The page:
Urban Samurai's "Bright Ideas" sends up competitive parenting psychosis

Categories: Theater
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Ready for the cutthroat rat race
​Anyone with children can tell you that, for certain parents, the experience brings out a fiendish competitive streak. You don't want to compare your children to theirs? Too bad: the march is on to a perfect future, just not for your offspring. Urban Samurai Productions's Aaron Christopher opted to stage Eric Coble's Bright Ideas when he felt the same stirrings within himself. 

"I was expecting my first child at the time," says Christopher of the time when the script was suggested to him. "I didn't know what I was in for. Am I going to go crazy? Am I going to go on a psychotic rampage of needing to get him or her into the perfect school?"

Bright Ideas concerns a couple with a three-year-old on a waiting list to get into an exclusive preschool. In their world, gaining admittance is perceived to guarantee greatness for a child; not getting in means ruin. Over a dinner party they walk a high wire of what they think is either the ultimate success or failure--as well as their own validation as parents. 

"There's so much pressure parents put on themselves," notes Christopher. "Their child has to have the absolute best opportunity conceivable, even if it means bending or breaking the rules."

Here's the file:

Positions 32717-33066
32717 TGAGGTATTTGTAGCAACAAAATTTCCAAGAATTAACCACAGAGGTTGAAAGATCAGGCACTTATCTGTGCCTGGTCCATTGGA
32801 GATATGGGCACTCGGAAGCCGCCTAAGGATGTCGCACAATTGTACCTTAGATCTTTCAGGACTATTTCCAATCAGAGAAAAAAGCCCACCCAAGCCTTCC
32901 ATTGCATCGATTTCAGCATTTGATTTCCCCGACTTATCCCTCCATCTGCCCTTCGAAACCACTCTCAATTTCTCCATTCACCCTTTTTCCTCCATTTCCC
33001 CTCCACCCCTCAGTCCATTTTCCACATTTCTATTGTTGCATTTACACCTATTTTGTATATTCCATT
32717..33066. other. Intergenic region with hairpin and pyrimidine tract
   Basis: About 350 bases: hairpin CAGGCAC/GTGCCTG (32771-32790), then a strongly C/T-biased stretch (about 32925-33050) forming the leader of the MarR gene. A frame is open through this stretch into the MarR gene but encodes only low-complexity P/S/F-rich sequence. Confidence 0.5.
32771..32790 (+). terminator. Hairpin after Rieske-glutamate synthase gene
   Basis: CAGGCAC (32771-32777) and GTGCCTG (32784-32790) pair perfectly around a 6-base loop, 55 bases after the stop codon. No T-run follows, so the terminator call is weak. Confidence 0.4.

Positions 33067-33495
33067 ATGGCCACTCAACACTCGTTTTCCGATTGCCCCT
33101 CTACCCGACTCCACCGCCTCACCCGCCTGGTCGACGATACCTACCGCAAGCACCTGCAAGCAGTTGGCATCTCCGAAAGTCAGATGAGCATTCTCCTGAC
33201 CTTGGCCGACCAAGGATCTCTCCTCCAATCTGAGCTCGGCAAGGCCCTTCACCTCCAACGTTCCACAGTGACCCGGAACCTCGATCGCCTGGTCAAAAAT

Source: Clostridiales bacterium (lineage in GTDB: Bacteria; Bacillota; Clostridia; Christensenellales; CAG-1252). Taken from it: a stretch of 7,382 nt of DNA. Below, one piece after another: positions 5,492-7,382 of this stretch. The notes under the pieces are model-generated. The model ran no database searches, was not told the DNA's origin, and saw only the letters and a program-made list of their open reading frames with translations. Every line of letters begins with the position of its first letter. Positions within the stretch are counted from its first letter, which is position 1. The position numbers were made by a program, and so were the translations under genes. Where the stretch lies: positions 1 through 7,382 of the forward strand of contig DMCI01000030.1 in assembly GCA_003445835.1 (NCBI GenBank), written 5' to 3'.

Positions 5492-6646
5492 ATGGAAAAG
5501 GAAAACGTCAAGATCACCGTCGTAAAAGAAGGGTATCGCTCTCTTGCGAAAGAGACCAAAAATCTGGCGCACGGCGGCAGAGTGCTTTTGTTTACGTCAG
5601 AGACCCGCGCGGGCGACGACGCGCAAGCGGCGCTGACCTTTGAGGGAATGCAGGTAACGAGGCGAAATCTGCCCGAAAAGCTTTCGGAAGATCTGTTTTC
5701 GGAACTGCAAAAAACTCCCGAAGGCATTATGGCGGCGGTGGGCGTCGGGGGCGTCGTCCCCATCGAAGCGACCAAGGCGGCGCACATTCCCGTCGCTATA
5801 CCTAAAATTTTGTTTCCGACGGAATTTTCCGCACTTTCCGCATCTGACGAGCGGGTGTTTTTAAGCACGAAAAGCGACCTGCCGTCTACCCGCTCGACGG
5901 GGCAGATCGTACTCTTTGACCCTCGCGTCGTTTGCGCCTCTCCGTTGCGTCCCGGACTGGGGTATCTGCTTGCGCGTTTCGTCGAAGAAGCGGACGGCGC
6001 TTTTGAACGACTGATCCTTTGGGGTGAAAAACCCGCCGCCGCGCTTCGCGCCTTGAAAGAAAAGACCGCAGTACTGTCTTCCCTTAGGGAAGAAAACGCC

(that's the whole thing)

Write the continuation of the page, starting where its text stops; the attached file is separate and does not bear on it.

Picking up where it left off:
Urban Samurai specializes in dark, biting satires, and a send-up of materialistic, success-obsessed parents presents loads of material to lampoon. The natural follow-up then presents itself: now that Christopher is a parent, has he indeed gone psychotic?

"No, I have not," Christopher says with a note of relief in his voice. "I think this play actually helped me circumvent that to a certain degree. There's this amazing wellspring of guilt that starts rising up in you, especially if both parents work, that kids should be in swimming lessons and language immersion and all these different things."

His own child, he notes, has just learned to sit up. It's never too early, though, to nip those psychotic impulses in the bud. 

"This play parodies that mentality and how it can spiral out of control," says Christopher, adding that, in his own case, "I reined myself in. We're not on any waiting lists."

Bright Ideas opens this Friday and runs through May 23. Tickets are $10-$16, available here

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